Every 75 to 76 years, a secret organization receives highly advanced information from Halley’s Comet and attempts to improve and protect humankind through covert manipulation.
The storyline, which begins in 3 million B.C. and ends in A.D. 2 million, loosely follows agents of the “guiding star of humanity,” Ra-Tarhuna, giving readers a glimpse into various stages of humankind’s evolution. But while ripe with speculation into an array of subjects—the life and death of Jesus, the discovery of the Higgs boson, the manipulation of dreams, etc.—most of the topics aren’t deeply considered. The discovery of travel faster than the speed of light, for example, is one sentence long. Similarly, the scarcity of substantial characters or character development makes for a detached reading experience. The novel’s conclusion is inexplicably followed by an “interlude” that features a kind of workbook in which the reader can respond—“Please use the space below to write your answer”—to a series of questions related to themes in the novel. After that, the book ends with a lengthy, quite fascinating section that explores some scientific concepts examined in the story. But why weren’t these scientific considerations slightly modified and included in the actual storyline? Comparable novels—namely Stephen Baxter’s Destiny’s Children series and Isaac Asimov’s Foundation sequence—have managed to explore the evolution of humankind and combine it with advanced scientific speculation to profoundly moving effects.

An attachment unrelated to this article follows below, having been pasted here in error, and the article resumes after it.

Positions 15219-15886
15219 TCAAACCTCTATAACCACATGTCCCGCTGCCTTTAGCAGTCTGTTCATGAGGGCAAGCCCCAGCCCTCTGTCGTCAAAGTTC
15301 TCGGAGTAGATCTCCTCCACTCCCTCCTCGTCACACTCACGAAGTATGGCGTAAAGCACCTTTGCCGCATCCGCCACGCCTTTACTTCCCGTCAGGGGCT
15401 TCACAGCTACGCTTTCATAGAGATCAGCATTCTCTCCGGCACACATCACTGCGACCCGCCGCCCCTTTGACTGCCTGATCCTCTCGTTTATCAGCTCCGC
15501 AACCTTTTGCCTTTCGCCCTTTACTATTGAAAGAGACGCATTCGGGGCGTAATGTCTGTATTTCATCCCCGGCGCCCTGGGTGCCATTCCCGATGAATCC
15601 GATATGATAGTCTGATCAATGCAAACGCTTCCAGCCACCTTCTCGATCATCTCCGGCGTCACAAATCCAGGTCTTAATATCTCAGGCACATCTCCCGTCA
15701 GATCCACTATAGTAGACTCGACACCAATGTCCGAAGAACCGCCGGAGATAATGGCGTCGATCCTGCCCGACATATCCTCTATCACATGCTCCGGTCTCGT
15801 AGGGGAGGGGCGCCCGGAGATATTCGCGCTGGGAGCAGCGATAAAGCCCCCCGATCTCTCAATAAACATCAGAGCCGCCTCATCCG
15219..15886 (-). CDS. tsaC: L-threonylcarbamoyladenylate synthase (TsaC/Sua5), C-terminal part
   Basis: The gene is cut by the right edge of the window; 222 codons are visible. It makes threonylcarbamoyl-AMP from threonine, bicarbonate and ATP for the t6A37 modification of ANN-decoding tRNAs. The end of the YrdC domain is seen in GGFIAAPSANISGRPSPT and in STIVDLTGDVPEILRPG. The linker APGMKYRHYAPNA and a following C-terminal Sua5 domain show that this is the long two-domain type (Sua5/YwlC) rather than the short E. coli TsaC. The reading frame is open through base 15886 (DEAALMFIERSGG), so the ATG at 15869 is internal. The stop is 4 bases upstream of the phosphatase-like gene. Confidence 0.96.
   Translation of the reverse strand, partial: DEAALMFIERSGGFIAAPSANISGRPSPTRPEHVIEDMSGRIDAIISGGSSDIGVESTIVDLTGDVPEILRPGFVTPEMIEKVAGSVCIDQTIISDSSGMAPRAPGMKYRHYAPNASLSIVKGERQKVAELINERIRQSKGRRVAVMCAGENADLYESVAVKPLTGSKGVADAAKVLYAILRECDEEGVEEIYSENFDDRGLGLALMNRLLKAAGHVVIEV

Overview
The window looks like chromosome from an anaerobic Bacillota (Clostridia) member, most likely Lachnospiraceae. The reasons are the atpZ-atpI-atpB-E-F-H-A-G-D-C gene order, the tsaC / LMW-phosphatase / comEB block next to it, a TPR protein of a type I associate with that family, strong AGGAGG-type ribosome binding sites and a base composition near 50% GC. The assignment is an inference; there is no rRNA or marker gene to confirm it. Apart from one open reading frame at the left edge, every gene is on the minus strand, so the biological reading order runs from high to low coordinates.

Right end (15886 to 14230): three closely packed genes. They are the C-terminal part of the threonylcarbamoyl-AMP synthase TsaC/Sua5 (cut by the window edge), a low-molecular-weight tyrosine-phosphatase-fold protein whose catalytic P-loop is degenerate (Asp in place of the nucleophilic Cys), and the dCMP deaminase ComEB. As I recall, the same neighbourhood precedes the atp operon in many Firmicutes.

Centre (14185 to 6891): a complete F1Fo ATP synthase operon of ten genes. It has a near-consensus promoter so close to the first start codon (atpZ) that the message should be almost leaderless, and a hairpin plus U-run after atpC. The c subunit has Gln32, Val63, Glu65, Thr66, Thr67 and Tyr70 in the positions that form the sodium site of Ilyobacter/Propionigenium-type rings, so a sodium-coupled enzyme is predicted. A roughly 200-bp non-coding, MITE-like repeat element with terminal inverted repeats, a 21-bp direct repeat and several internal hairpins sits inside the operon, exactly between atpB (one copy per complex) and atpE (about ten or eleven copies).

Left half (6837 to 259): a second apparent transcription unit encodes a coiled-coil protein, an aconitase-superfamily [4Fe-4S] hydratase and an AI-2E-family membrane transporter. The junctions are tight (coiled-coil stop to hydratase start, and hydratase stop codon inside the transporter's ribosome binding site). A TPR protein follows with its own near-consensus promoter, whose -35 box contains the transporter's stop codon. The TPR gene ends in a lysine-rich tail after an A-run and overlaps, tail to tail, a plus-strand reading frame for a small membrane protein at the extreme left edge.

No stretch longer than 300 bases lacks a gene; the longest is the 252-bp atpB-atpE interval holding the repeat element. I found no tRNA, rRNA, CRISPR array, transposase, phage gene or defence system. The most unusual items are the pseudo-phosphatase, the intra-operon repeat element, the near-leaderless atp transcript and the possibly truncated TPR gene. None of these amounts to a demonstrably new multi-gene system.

Despite an intriguing premise, the bold speculation and big ideas have little impact.